Tiffany Kjellander, of New Jersey based Better Homes & Gardens Porchlight Properties, uses virtual staging whenever she lists a home. “Virtual staging is a big differentiator for me,” she says. “It’s an absolute must on every home I help to sell – no matter the price point. We’ve had clients even use virtual staging for foreclosures to help investors see the possible end result.”
According to Stacie Staub of West + Main homes in Denver, CO, “Virtual staging has made all of the difference for listings that we knew wouldn’t stay on the market long enough to make traditional staging worth the time or investment. This technology has come such a long way since the days of amateurish furniture photoshopped on top of vacant rooms.”
And it’s not just about marketing. Many buyers suffer from an acute lack of imagination when it comes to mentally moving into a home. Buyers are constantly asking, “where will my furniture go and how will I use this room?” (Random fact: some people are actually unable to picture things in their heads. Aphantasia is a real thing!)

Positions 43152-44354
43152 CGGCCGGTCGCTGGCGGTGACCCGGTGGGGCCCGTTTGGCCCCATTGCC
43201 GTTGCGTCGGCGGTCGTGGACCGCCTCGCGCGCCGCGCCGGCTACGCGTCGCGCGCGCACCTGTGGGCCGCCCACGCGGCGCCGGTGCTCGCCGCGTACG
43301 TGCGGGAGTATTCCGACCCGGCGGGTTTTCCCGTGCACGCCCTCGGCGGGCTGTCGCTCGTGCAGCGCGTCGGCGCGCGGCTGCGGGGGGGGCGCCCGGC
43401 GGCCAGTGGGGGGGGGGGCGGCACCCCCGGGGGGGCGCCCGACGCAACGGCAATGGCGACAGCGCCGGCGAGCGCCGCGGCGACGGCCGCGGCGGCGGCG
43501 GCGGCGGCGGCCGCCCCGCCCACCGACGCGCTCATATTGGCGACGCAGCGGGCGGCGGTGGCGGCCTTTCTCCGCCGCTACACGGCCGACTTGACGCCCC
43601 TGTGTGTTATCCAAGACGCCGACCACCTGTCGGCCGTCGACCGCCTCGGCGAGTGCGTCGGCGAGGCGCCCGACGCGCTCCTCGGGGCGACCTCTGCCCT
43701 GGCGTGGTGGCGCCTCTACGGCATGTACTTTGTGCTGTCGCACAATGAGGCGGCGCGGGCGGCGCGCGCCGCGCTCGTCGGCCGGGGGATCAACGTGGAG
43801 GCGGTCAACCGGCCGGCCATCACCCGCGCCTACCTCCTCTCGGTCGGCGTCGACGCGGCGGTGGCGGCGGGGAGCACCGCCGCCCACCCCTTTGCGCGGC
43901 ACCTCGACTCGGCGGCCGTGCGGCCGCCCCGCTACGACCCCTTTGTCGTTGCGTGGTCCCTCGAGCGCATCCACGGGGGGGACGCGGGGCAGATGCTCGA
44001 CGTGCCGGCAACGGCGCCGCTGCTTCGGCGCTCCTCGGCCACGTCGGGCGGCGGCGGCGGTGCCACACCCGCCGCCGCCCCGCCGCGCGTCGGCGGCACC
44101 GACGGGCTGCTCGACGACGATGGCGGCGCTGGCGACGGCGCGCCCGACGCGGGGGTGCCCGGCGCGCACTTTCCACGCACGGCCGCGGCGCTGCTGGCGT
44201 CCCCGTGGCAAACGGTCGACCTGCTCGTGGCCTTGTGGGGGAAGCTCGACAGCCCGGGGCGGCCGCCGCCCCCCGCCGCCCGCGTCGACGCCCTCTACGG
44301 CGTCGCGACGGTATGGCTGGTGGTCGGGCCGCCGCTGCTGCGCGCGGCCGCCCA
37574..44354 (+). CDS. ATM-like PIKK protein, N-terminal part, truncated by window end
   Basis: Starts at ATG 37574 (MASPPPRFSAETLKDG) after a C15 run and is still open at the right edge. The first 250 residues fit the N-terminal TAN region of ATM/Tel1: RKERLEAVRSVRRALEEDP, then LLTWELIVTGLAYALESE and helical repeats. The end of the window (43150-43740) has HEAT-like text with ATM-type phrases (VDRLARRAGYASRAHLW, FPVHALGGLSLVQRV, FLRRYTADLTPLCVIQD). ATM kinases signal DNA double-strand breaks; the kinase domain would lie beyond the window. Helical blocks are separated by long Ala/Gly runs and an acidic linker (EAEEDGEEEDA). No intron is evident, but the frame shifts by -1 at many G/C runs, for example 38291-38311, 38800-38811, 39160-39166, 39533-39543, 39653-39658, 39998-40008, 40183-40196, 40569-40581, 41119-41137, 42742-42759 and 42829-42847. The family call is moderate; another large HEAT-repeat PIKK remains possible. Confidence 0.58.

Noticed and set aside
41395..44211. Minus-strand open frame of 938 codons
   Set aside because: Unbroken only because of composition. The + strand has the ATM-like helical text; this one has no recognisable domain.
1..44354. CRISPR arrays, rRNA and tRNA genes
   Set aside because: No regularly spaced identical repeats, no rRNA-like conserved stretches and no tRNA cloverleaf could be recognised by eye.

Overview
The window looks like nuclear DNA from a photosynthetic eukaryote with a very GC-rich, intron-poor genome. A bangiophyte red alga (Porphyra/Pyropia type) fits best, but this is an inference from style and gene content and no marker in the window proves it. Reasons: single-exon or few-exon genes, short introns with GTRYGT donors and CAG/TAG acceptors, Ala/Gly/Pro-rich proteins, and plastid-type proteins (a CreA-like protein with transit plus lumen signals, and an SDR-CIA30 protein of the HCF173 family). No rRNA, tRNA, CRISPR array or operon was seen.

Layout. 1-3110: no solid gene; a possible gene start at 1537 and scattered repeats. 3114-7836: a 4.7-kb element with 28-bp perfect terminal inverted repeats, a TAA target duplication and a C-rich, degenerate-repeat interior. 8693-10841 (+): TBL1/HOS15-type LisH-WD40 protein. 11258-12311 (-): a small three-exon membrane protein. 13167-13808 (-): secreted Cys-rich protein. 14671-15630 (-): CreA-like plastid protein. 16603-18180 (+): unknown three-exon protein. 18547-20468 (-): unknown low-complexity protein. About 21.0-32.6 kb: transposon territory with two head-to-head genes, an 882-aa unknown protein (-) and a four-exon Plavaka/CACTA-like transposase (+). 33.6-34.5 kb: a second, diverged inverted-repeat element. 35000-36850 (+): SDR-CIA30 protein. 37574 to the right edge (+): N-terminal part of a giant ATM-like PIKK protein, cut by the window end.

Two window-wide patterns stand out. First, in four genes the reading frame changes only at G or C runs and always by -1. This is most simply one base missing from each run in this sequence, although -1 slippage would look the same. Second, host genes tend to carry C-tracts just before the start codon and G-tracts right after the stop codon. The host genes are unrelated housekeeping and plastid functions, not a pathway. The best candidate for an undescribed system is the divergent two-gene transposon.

“Virtual staging has had a huge impact on many of my listings, especially ones with really odd layouts,” says Katie Clancy of The Cape House at William Raevis Real Estate. “When a buyer can’t picture what to do with a space, the virtual staging solves the problem. Once the buyer can visualize the potential function of a space, they are one step closer to making it theirs.”
One of the biggest draws of virtual staging? The price. It runs a fraction of the cost of actual staging, and requires no actual lugging of couches or beds into or out of the home.
“Organizing and staging a home with furnishings and accessories isn’t always convenient or cost effective,” Heather Elias, of LoCo Real Estate in Virginia says. “Virtual staging gives potential buyers a glimpse into how it would look with furniture and accessories, but without the time and financial investment of physically staging each space.”
As a cost effective and easy way to make a buyer feel at home, one thing is for sure – virtual staging is definitely here to stay. There is one small downside, however. Just like on those HGTV shows, you don’t get to keep the furniture.